The only problem [Nvidia has] is that at some point your eyes don't get any better - Bob Colwell, former chief architect, Intel
ONLINE SEARCH FIRM Google has settled with the US Federal Trade Commission (FTC) and put to bed complaints about the way it forced people, and their personal details, onto its Buzz social networking service.
Unlike its Google+ social network, Google's Buzz had a rather blighted entrance to the market, thanks to the fact that it put users in the unfortunate position of having their contact lists exposed.
Google was charged with "deceptive practices" by the FTC back in March of this year. It has already apologised for its errors and has paid out $8.5m in damages to disgruntled users.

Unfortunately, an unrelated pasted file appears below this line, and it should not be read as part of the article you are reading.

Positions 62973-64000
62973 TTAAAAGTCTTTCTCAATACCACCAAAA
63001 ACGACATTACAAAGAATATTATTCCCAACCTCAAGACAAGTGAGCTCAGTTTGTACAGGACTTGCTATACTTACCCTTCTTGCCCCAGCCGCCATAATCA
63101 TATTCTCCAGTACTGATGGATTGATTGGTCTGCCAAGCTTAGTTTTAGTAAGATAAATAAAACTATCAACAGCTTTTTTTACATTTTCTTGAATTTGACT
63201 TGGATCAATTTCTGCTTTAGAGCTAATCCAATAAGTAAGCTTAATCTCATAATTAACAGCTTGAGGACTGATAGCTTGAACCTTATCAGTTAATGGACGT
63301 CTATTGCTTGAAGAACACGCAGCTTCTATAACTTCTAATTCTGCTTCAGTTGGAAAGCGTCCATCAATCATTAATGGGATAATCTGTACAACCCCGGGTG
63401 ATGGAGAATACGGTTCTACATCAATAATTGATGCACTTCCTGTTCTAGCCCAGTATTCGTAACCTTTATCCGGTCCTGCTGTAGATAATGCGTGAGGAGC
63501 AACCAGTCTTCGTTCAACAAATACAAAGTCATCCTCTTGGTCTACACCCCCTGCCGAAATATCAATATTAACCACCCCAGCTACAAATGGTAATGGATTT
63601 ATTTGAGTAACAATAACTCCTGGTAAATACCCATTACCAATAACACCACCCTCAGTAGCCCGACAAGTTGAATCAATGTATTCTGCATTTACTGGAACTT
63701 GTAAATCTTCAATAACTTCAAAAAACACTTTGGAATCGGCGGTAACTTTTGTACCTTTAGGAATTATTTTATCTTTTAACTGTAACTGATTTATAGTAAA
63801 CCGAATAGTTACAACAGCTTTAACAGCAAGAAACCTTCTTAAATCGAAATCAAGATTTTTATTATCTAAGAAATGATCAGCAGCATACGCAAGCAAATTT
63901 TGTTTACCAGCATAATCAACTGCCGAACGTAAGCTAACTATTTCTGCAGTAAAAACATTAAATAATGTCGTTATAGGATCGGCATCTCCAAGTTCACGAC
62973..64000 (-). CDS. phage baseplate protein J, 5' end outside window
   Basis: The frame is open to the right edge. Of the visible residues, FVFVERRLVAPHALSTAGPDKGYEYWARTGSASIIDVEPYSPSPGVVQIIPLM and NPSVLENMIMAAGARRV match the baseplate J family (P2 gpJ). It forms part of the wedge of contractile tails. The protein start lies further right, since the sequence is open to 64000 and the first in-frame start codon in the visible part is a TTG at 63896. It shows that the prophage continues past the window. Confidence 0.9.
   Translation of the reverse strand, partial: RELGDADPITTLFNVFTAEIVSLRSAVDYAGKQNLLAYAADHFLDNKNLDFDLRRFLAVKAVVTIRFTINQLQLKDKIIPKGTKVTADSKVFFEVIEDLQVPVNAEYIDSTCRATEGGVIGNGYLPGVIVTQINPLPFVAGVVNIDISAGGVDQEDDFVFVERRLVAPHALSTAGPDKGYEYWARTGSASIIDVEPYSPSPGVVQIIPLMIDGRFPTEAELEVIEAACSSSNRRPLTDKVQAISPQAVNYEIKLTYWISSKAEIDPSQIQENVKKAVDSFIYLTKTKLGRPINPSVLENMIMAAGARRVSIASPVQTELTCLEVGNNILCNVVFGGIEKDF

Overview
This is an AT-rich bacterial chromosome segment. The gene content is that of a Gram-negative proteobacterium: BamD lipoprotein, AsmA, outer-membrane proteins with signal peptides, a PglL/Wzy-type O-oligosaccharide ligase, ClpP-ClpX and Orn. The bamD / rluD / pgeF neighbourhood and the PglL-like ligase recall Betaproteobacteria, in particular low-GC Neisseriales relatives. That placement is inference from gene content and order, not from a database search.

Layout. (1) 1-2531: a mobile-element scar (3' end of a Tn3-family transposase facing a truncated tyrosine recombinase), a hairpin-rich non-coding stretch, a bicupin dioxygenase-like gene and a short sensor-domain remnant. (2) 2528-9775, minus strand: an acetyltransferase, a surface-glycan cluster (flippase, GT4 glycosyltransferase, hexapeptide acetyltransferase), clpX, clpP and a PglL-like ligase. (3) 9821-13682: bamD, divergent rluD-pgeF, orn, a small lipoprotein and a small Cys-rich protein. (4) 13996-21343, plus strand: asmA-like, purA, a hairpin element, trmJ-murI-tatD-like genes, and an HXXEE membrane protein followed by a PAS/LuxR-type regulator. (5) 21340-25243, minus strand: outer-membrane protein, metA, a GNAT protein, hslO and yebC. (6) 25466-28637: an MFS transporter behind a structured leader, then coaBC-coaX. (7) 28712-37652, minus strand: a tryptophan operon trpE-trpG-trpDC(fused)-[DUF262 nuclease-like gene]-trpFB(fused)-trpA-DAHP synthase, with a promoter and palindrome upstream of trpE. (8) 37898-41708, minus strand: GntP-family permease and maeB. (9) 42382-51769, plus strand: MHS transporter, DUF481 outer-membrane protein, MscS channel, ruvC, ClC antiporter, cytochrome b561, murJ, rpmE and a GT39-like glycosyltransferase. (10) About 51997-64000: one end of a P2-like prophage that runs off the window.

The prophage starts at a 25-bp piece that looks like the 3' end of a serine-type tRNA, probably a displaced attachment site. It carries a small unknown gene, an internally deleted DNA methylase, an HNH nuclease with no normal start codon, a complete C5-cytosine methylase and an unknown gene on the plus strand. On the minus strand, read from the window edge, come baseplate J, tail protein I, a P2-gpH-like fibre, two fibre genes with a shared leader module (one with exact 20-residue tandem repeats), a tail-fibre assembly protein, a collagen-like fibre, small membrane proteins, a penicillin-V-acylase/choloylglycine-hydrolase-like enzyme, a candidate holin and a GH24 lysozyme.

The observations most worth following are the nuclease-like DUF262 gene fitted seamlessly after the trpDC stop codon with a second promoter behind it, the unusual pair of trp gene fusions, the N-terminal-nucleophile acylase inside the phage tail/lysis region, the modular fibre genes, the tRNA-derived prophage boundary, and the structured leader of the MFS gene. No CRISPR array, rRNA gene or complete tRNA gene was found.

"The launch of Google Buzz fell short of our usual standards for transparency and user control-letting our users and Google down," it said. "We'd like to apologise again for the mistakes we made with Buzz."
The firm will work with the FTC to make sure that it never makes the same mistake again.
"The settlement resolves charges that Google used deceptive tactics and violated its own privacy promises to consumers when it launched its social network, Google Buzz, in 2010," said the FTC in a statement. "The agency alleged that the practices violate the FTC Act. The settlement bars the company from future privacy misrepresentations, requires it to implement a comprehensive privacy program, and calls for regular, independent privacy audits for the next 20 years." µ
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